Stocks – Market pessimism grows after Intel disappoints
EUR- Draghi’s cautious tone and soft EZ data
SHUTDOWN VOTE – Senate rejects both plans; back to square one
OIL – Venezuelan leadership deadlock likely to lead to sanctions on crude exports
GOLD – Strong dollar sinks precious metal as political risks remain
In what was a choppy session, stocks battled their way higher only to see after hours earnings reports erase most of the gains. The key reports after the close were mixed with both Intel and Western Digital sinking falling short on revenue, while Starbucks was the star performer with strong numbers and guidance. On a day when technology stocks rode the momentum from Xilinx, Texas Instruments and STMicro, Intel a bellweather for the tech sector produced a beat on the earnings but the guidance was very soft for Q1 and the full year revenue forecast was lower than what the street was expecting. CFO Bob Swan noted in an interview that they are more cautious because global economic growth is slowing amid the possible impact of geopolitical dynamics. Looking into Asia, we could see the dismal results from Intel and Western Digital erase most of the optimism we saw in New York. The Nasdaq finished the session higher by 0.7% to 7,073, while the Dow was lower by 0.1%.
Earlier in New York, the financial markets did not like Commerce Secretary Ross’s comment that the US is “miles and miles away” from a China trade agreement. Many failed to focus on the rest of his comments that there is a fair chance a deal will get done, just not this week. The next major battle with the trade war is next week when Vice Premier Liu He arrives in the US at the end of the month. Markets may not pay much attention to political posturing before then.
The cliff note version for today is that the euro zone is consistently showing softer data prints and the ECB will likely not hike rates this year. In early trade, the euro fell against the majority of its trading partner following poor euro zone flash PMI readings that showed the slowest growth since 2013. Even Germany’s manufacturing sector fell into contraction and had the worst print since November 2014. The euro did recover losses following a surge in equity buying, but that ended once the ECB was centerstage. The ECB finally caved and abandoned their position that risks are “broadly balanced” and switched it to that they are tilted to the downside.
The partial government shutdown is now in its 34th day and as expected today’s Senate voting shot down both dueling bills. The one interesting note is that the Democratic bill that would fund the government to February 8th was 52-44 vote that did win over 6 Republican votes. President Trump’s proposal was voted down 51-47. Today’s political theater delivered many headlines, but we are nowhere closer in seeing an end to the shutdown. The pressure intensifies on the President each week as 0.1 percentage points is taken off GDP growth. The trade war is a separate issue, but the President needs a win, and he will need to decide soon whether he will move forward in resolving the shutdown or the trade war with China. If he leaves both at their current states, he will see all the stock market gains and confidence in the economy evaporate.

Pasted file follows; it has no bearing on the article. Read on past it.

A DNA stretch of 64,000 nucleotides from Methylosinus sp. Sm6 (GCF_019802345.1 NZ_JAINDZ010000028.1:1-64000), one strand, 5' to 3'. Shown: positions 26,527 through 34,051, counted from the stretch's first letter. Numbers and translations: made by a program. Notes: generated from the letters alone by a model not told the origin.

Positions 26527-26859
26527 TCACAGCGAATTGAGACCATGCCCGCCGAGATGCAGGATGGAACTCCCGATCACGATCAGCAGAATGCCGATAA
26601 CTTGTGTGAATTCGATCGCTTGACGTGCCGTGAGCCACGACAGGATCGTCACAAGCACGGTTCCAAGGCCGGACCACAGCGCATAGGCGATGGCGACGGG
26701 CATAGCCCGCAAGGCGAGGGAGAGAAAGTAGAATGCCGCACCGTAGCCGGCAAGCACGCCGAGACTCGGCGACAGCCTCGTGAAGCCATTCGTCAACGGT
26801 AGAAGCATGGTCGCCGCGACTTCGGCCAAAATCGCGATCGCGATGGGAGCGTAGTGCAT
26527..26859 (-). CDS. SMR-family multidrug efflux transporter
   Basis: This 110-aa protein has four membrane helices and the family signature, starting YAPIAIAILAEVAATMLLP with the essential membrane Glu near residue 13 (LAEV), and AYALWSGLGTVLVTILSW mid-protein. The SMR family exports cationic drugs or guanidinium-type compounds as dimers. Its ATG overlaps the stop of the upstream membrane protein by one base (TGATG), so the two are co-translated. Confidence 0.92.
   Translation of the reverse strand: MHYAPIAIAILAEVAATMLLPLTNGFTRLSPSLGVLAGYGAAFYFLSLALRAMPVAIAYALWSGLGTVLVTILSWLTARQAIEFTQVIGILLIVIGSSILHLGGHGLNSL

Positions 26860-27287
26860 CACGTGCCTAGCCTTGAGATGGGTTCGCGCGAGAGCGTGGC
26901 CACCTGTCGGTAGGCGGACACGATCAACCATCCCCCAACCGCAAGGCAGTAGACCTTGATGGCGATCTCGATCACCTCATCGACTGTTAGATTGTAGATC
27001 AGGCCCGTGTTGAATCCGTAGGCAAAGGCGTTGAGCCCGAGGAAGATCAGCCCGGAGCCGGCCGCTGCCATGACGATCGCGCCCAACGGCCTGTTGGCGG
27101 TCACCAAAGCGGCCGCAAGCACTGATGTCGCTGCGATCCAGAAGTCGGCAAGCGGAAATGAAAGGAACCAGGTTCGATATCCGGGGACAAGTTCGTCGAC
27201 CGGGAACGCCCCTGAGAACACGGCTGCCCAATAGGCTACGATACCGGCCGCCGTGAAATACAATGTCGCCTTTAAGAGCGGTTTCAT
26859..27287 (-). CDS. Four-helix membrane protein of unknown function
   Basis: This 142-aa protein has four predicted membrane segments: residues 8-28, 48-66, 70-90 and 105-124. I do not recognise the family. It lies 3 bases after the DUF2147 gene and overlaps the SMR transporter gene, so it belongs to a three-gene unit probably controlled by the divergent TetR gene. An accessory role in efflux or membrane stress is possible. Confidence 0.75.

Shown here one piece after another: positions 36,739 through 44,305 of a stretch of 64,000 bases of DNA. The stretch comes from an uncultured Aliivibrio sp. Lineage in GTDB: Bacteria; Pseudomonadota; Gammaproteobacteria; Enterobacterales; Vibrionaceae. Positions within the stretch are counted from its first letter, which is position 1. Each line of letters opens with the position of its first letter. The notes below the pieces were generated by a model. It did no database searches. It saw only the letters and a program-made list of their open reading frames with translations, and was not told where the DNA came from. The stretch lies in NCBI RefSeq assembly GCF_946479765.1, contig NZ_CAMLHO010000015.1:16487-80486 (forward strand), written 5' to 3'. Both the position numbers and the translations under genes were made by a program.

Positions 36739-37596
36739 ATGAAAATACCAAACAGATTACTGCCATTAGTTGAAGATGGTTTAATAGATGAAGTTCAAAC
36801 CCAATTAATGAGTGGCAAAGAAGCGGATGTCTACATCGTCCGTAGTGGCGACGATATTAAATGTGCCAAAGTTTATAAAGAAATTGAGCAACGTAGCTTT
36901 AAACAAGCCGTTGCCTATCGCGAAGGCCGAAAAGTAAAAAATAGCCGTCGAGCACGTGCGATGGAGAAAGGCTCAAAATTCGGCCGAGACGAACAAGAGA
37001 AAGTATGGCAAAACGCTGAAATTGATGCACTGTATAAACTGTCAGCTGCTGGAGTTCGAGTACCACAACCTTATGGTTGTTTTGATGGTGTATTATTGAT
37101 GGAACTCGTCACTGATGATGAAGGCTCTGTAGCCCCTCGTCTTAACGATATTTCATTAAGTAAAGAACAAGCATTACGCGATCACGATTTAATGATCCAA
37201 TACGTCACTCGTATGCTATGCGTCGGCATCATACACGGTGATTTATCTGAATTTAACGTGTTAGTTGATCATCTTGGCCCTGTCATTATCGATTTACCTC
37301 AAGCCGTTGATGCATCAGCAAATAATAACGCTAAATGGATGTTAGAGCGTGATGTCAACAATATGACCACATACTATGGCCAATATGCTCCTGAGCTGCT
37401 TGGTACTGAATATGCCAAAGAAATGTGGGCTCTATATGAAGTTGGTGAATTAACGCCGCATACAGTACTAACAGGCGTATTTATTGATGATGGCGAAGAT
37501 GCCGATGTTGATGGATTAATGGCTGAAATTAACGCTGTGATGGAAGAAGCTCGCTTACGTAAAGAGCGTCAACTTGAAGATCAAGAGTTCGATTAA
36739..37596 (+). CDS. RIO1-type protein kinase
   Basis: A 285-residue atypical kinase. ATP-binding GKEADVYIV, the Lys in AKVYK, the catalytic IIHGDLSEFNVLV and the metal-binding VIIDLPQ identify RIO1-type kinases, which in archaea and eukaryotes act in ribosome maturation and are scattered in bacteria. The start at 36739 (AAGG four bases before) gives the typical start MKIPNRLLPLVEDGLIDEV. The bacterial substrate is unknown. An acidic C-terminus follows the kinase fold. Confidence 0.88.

Oil prices rallied over 1% as expectations grew for the US to deliver sanctions against Venezuela crude exports, also shrugging off news of a strong build from the weekly EIA petroleum report. President Trump along with many other leaders has recognized opposition leader Juan Guiado as Venezuela’s interim president, while Venezuelan dictator Nicolas Maduro receives the support from the military. The US is planning to unleash sanctions that include a crude export ban, with the possibility of increasing them to cover all goods, similar to the sanctions imposed on Iran. Venezuelan oil production has been declining steadily, dropping over 600K barrels per day in 2018, with current output around 1.2 million bpd. If we see the sanctions imposed and Maduro is giving no reasons why we should not, we could see several hundred thousands of barrels come off the market, providing a short-term boost for oil prices.
The weekly EIA petroleum report saw crude prices whipsaw following the surprise build of 8 million barrels, markets were expecting a draw of 500,000 barrels. The initial drop was quickly erased and oil remains near the middle of its two-week trading range.
The yellow metal weakened today as a strong dollar kept pressure on most metals. Gold’s recent bullish rally from $1,200 to $1,300 was primarily driven by global slowdown concerns, trade war uncertainty and a stronger dollar. We may need to see a major risk off event, such as the shutdown going deep into February or no extension to the trade truce between the US and China, to see the precious metal break out above $1,300 an ounce. Silver and palladium prices are lower, while platinum is the one standout trading almost a full percentage point higher and taking out the $800 level.
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